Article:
Thanks to the Milwaukee Brewers for remembering that teams usually try to get better over the course of an offseason.
The Brewers took advantage of their positioning (a middle-class team with room and reason to add) by pulling off a one-two combo. First, they traded four prospects to Miami for Christian Yelich. Then, they signed Lorenzo Cain to a five-year, $80 million deal, which is this winter’s biggest free agent contract by far After watching the Cardinals load up at their weak spots to make a run at the NL Central, the Cubs now have to pay more attention to Milwaukee.
These moves naturally lead everybody to wonder what David Stearns has in mind after crowding his outfield on purpose, but I’m guessing he saw his former organization just win a World Series by drastically reducing strikeouts and decided the whiffs of Domingo Santana, Keon Broxton and Brett Phillips are just too much for one outfield.
Yelich was a popular idea among those who either had 1) grown tired of the farm-building phase of the White Sox rebuild, 2) grossly overestimated how much talent the Sox have on hand, or 3) grossly underappreciated what it would take to acquire him.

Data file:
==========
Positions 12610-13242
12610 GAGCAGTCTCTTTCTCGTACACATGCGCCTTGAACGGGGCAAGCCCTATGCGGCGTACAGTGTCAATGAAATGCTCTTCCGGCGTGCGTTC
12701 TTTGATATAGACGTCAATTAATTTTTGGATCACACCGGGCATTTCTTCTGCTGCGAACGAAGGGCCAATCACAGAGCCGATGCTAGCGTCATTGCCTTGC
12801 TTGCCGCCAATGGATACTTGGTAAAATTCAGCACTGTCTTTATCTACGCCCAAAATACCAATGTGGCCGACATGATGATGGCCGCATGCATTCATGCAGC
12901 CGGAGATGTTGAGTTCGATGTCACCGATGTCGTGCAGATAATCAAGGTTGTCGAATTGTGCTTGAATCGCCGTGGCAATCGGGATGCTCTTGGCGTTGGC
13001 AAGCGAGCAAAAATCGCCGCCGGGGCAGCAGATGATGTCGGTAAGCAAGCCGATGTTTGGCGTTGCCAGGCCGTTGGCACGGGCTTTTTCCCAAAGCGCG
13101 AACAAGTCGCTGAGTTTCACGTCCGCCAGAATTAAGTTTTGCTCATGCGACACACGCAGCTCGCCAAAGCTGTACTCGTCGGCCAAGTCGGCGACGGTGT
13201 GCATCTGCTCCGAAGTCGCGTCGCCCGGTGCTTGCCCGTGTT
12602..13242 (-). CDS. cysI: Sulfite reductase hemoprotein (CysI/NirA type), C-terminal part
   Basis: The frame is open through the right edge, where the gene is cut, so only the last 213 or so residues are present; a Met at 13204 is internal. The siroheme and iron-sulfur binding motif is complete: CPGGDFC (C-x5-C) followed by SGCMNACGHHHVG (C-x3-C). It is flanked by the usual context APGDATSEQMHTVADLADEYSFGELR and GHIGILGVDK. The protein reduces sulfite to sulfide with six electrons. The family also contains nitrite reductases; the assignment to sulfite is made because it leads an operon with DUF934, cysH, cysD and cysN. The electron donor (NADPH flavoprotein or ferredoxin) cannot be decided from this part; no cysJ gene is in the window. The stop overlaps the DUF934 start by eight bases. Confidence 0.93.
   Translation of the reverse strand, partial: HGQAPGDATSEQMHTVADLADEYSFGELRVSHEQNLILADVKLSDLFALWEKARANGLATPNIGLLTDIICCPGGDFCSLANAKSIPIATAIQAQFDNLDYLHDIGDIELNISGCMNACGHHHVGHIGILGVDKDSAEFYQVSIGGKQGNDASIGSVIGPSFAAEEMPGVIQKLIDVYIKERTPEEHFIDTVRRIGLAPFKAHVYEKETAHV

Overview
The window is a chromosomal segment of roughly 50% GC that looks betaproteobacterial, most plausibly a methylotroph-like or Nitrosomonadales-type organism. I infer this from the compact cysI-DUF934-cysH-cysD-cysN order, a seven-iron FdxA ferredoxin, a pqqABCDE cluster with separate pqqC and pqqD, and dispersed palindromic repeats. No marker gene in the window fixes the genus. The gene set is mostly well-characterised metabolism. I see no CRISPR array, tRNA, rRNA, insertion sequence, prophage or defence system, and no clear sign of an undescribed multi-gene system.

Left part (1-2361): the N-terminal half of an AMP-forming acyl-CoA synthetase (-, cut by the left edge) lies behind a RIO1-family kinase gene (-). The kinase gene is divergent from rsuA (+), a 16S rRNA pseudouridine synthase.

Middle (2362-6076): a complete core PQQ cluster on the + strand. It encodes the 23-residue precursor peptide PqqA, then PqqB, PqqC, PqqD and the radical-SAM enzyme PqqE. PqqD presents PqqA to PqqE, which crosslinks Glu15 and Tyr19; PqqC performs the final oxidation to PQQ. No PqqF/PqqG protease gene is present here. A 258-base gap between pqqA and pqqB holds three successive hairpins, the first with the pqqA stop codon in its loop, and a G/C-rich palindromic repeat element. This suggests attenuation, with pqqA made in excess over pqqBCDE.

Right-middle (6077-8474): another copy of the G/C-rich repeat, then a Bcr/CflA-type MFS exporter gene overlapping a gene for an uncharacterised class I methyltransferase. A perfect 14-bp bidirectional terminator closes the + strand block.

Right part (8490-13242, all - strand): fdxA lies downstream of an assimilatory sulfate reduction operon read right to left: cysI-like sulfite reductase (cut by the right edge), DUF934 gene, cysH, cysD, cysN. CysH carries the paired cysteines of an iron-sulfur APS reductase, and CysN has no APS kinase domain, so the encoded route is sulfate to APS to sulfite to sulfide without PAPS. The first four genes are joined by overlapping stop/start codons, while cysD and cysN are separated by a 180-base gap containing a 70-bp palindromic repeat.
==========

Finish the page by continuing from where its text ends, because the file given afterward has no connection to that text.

The trade illustrates the kind of dent it would have put in the White Sox farm system if the Marlins wanted to build outfield depth. Lewis Brinson is firmly between Eloy Jimenez and Luis Robert in prospect rankings, and closer to the former if you believe he has healthier days ahead. There isn’t a good equivalent for Monte Harrison in the Sox system — in terms of stock, it’d be Blake Rutherford if he has an encouraging 2018.
If the Marlins would take pitching, perhaps the Sox could fill in a different secondary player, along the lines of Alec Hansen or Dane Dunning. But the Sox don’t really have anybody matching Harrison in terms of trajectory or skill set, so in order to match the position composition of that package, the White Sox would have to outbid it. That didn’t make sense at this point.
It makes sense for the Brewers because Yelich is an upper-echelon outcome for either of their outfield prospects, and then they went and signed Cain to take care of the other spot. The Cain deal may be questionable for its length with a 32-year-old, but after watching him torment the White Sox with his array of skills, I wouldn’t underestimate his chances of earning the deal.
And hell, even if I weren’t all that impressed by Cain, I’d just be happy to see another team with detectable designs on winning more games than they did last year.
A few leftovers from earlier discussions…
*Speaking of prospect rankings, Keith Law put four White Sox prospects — Jimenez, Michael Kopech, Robert and Alec Hansen — in his top 100. To be more precise, they’re all in his top 50. He didn’t have any Sox in the back of his list, or in his “just missed” write-up.
*Speaking of prospect rankings, FutureSox released its top 30.
*I’ll be at Baderbräu tonight after SoxFest stuff concludes to drop in on this event. Register and print that page for 15 percent off your tab. It’s at 25th and Wabash, and I hope to see you there.